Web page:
The Mother Tongue: English and How It Got That Way by Bill Bryson
My rating: 4 of 5 stars
Usually I'd be going on about the Brysonian humor in the book, but unlike many of his works, The Mother Tongue isn't written for humor. Instead, it's an etymologists' delight: how English has evolved over the centuries. He explains the difference between a pidgin and a creole language, how (and why) colonel kept its 'r', and why British pub names are so odd, among many other fascinating tidbits. I even learned that there's a name for my not-quite-voyeuristic/Peeping-Thomasina behavior when walking down Brooklyn streets: crytoscopophilia.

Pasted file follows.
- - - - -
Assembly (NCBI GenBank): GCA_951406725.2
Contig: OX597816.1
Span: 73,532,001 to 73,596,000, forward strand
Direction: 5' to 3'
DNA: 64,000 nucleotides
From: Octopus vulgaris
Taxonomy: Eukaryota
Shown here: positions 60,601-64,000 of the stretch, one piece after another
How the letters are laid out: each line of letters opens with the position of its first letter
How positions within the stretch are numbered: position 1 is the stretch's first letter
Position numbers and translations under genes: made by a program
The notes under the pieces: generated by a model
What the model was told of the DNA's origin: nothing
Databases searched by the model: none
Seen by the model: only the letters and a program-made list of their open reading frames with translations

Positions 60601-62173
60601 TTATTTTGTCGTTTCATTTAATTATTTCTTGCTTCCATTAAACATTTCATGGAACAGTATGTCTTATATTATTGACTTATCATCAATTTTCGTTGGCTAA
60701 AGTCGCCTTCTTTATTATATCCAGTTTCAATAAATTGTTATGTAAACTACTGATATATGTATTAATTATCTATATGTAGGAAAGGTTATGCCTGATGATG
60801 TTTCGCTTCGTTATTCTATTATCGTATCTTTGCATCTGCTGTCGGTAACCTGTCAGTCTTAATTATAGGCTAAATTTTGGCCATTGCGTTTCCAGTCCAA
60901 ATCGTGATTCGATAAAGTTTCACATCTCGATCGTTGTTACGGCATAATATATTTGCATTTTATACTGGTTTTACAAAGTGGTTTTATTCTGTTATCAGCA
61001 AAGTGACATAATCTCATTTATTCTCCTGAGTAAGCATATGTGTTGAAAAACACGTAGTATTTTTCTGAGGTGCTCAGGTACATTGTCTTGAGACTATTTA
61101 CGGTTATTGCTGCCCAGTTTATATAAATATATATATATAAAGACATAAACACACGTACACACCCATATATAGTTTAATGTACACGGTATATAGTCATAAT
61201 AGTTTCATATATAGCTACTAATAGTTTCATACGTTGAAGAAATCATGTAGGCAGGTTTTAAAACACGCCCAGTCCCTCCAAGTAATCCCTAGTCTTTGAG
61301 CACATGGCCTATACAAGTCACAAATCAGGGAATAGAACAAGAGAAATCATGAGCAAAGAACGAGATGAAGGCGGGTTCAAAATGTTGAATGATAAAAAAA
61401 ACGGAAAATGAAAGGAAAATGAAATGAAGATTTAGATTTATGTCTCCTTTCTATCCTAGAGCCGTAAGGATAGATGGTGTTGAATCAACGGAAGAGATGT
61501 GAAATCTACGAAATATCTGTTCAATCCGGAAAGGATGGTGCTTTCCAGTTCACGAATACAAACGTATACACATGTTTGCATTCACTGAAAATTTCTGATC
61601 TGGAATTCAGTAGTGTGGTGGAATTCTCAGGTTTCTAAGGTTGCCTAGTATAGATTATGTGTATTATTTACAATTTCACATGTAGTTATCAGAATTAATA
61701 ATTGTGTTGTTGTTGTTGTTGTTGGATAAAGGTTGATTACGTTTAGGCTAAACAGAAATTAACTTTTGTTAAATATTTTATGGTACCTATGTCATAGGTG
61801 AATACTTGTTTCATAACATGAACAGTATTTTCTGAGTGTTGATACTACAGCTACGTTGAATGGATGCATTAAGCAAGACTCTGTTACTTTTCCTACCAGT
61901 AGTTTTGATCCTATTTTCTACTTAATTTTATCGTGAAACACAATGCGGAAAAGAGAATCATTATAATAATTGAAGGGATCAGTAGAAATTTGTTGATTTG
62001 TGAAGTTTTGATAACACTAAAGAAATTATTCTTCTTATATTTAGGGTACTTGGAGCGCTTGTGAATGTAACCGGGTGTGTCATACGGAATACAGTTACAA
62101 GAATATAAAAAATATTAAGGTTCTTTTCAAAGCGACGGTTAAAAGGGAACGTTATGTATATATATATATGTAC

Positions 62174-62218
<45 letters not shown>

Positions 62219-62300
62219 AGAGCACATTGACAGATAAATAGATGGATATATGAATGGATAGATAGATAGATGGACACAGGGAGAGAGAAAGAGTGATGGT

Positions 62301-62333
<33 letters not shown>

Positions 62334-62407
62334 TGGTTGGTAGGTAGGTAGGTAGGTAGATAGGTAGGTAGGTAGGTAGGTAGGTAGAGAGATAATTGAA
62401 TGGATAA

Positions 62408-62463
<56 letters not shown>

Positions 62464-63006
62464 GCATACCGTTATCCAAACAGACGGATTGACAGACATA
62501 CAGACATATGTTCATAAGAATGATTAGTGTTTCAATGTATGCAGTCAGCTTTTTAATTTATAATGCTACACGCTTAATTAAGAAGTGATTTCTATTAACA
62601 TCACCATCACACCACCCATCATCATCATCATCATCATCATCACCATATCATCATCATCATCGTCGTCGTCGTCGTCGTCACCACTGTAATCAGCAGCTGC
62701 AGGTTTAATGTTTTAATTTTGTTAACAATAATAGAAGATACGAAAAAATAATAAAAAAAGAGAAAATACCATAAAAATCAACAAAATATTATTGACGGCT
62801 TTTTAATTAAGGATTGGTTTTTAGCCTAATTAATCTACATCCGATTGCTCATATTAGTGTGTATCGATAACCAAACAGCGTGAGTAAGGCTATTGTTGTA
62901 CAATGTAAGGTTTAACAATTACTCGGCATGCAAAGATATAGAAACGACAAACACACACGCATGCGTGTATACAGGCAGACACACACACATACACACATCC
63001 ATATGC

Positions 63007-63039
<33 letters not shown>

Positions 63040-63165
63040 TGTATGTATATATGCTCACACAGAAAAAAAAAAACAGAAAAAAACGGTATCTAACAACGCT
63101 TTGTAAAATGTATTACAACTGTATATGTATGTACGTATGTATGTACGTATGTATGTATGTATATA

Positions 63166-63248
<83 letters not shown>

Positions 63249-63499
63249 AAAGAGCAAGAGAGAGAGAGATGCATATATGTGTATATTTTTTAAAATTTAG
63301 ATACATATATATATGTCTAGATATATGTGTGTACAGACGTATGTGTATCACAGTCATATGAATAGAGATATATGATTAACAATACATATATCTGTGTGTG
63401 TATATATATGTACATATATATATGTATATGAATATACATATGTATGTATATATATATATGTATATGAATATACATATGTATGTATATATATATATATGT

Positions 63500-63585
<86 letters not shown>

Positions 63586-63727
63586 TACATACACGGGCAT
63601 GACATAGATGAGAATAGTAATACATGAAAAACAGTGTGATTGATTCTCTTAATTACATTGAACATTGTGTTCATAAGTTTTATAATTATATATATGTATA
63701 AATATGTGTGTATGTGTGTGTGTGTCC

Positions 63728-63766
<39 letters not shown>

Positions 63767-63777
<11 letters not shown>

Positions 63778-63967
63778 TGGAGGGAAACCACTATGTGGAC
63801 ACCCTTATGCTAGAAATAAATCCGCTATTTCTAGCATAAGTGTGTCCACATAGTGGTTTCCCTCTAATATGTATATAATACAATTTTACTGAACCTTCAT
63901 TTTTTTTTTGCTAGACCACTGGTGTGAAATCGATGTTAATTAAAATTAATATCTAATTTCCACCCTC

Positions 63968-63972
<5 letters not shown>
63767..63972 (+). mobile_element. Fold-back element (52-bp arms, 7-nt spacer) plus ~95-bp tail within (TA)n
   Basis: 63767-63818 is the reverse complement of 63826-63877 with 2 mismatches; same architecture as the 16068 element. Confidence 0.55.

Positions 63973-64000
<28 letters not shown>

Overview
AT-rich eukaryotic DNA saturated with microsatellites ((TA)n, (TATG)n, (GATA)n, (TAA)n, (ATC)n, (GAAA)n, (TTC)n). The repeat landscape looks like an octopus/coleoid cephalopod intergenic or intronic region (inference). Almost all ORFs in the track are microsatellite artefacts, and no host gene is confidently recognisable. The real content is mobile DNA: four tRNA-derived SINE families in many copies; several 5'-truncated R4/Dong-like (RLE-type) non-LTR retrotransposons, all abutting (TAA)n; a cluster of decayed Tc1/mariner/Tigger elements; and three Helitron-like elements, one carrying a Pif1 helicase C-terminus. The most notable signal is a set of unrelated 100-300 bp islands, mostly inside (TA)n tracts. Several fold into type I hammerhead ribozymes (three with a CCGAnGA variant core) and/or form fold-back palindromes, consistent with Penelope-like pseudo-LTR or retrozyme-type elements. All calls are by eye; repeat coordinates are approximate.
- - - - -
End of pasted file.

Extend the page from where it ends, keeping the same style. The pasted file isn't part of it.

The parenthetical citations are a little annoying (they're not in current MLA format, but then, the book was written a few years ago), and he repeats the whole "number of words the Eskimo have for snow" thing (semi-debunked by Language Log). But those are minor quibbles - if you love words or know someone that does, buy this book.
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